The Annotated Ramsar List: Burundi
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The Annotated Ramsar List of Wetlands of International Importance
The Convention on Wetlands came into force for Burundi on 5 October 2002. Burundi presently has 4 sites designated as Wetlands of International Importance, with a surface area of 78,515 hectares.
site; date of designation; region, province, state; surface area; coordinates
site; date de désignation; région, province, état; superficie; coordonnées
sitios; fecha de designación; región, provincia, estado; área; coordenadas
Parc National de la Rusizi. 05/06/02; Bujumbura Rural; 10,673 ha; 03°14'46"S 029°15'06"E . National Park. A complex of permanent inland delta, freshwater lakes, rivers and marshes. It includes the western part of the Great Rift Valley, lying north of Lake Taganyika, and comprises the Rusizi delta and part of the lower Rusizi plain shared with the Democratic Republic of Congo and Rwanda. The site is considered an "ornithological paradise" for its stopover and nesting places for migratory waterbirds, with over 120 breeding bird species and 90 migratory species identified. It supports 193 plant species, 90 fish species, and over 12 reptile species including the Nile Crocodile Crocodylus niloticus. It is a source of food and nesting ground for fishes and hosts several indigenous species. Six species of large mammals have been identified, including the IUCN Red-Listed Hippopotamus Hippopotamus amphibius and several small mammals including the Sitatunga Tragelaphus spekii - increasingly rare in Africa. Its hydrological functions include sediment trapping and general hydrological balance. The main human activities include fishing, livestock, rice, sugar cane and cotton farming, and collection of non-timber forest products. The site is threatened by erosion, over-exploitation of natural resources, and the use of fertilizers and pesticides for agriculture. Ramsar site no. 1180. Most recent RIS information 2013.
Parc National de la Ruvubu. 14/03/13; Karuzi, Muyinga, Ruyigi and Cankuzo; 50,800 ha; 03°10'00"S 030°20'00"E. National Park. A permanent freshwater river surrounded by marshes, shrubs and tree dominated wetlands. It is a biodiversity-rich site with 44 mammal species, 412 waterbird species, 13 reptile and 14 fish species. The site is known to be a very important habitat for the IUCN Red-Listed Hippopotamus Hippopotamus amphibious (from which the site name was derived) and Nile Crocodile Crocodylus niloticus listed on Appendix 1 of CITES. Its main vegetation is wooded savannah with surrounding gallery forests bordering the Ruvubu River. Hydrological functions include flood control and sediment trapping. Human activities include harvesting of medicinal plants and other non-timber forest products. Ramsar Site no. 2148. Most recent RIS information: 2013.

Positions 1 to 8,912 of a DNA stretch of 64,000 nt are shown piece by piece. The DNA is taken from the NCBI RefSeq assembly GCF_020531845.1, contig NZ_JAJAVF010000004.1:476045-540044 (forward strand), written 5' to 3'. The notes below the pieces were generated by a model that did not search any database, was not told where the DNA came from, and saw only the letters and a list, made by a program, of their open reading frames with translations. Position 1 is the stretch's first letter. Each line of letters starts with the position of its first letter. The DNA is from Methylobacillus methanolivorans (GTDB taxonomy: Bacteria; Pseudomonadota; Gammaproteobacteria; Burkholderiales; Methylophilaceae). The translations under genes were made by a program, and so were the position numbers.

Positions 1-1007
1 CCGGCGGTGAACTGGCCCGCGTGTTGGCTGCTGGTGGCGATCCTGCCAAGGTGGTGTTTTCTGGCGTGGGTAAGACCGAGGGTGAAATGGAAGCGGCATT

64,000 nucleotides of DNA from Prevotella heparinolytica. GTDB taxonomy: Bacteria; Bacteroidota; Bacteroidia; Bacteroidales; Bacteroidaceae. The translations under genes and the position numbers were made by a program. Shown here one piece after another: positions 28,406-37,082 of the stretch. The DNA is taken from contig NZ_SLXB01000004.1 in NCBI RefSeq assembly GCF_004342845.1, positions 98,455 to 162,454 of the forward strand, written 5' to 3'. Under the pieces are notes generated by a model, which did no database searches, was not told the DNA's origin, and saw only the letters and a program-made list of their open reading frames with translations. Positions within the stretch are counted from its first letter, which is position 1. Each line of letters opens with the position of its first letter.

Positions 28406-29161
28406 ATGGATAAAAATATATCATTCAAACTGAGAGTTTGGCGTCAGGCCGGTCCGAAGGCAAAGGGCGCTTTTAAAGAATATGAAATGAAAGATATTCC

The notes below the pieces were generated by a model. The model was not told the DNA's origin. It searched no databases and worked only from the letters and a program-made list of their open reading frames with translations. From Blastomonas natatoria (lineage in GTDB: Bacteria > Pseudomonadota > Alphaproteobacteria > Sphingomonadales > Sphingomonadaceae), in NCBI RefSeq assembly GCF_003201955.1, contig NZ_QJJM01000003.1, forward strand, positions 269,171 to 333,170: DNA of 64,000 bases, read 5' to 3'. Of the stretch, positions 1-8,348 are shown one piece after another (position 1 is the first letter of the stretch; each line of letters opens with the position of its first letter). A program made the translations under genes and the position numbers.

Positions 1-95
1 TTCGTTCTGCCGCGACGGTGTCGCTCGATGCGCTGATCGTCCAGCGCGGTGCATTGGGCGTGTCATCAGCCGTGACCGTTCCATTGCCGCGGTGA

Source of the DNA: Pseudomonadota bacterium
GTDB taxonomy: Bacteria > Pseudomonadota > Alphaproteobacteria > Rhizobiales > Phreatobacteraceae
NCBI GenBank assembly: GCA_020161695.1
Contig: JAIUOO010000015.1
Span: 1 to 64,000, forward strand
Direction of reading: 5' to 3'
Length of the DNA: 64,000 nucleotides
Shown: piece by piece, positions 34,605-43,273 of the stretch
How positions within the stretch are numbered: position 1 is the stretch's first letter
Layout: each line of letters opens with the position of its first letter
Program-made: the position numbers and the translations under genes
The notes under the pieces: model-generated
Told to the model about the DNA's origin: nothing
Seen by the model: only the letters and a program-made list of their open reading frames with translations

Paysage Aquatique Protégé du Nord. 14/03/13; Kirundo; 16,242 ha; 02°30'00"S 030°09'20"E. Protected Landscape, including a nature reserve. This is a complex of 8 permanent freshwater lakes and marshes, forming part of the Nile basin. It is a biodiversity rich site supporting several IUCN Red Listed species including the endemic fish species Barbus acuticeps and Synodontis ruandae, the Madagascar Pond Heron Ardeola idea, and the endangered Grey Crowned-crane Balearica regulorum. Twenty fish species including two endemic species have been identified in the site. It is composed of Soudano-Zambezian vegetation type with Tragelaphus scriptus, Sylvicapra grimmia and Lepus whytei. The site is an important habitat for waterbirds and a stopover ground for several migratory birds - with 60 bird species identified in one of its rivers. The presence of these waterbirds (over 5,000 individuals counted) has encouraged ecotourism in the site. Its main hydrological functions include general hydrological balance and flood control. Agriculture and fishing are the main human activities. The site is generally threatened by overexploitation of natural resources and erosion. Ramsar Site no. 2149. Most recent RIS information: 2013.
Réserve Naturelle de la Malagarazi. 14/03/13; Makamba; 800 ha; 03°55'00"S 030°13'00"E. Natural Reserve. A permanent freshwater river surrounded by marshes, forming the Burundian part of the Tanzanian Ramsar Site Malagarasi-Muyovozi Wetlands. It is a very important breeding ground for endemic fishes of the Congo basin and the Sudano-Zambezian ecoregion, hosting several bird species including the endangered Grey Crowned-crane Balearica regulorum, Hadada Ibis Bostrychia hagedash, and the Cape Wagtail Motacilla capensis. It is known to support the IUCN Red-Listed Hippopotamus Hippopotamus amphibius and comprises diverse vegetation types including woodlands, gallery forests, savannas and marshes. Its hydrological functions include sediment trapping and maintaining water quality. The main human activities include agriculture, traditional fishing, and the collection of non-timber forest products. The site is threatened by slash and burn agriculture, deforestation, siltation, the use of toxic chemicals in fishing, and waste water discharges from the nearby sugar-producing industry. The designation of this site will permit the elaboration of a common management plan for this transboundary river between Burundi and Tanzania. Ramsar site no. 2150. Most recent RIS information: 2013.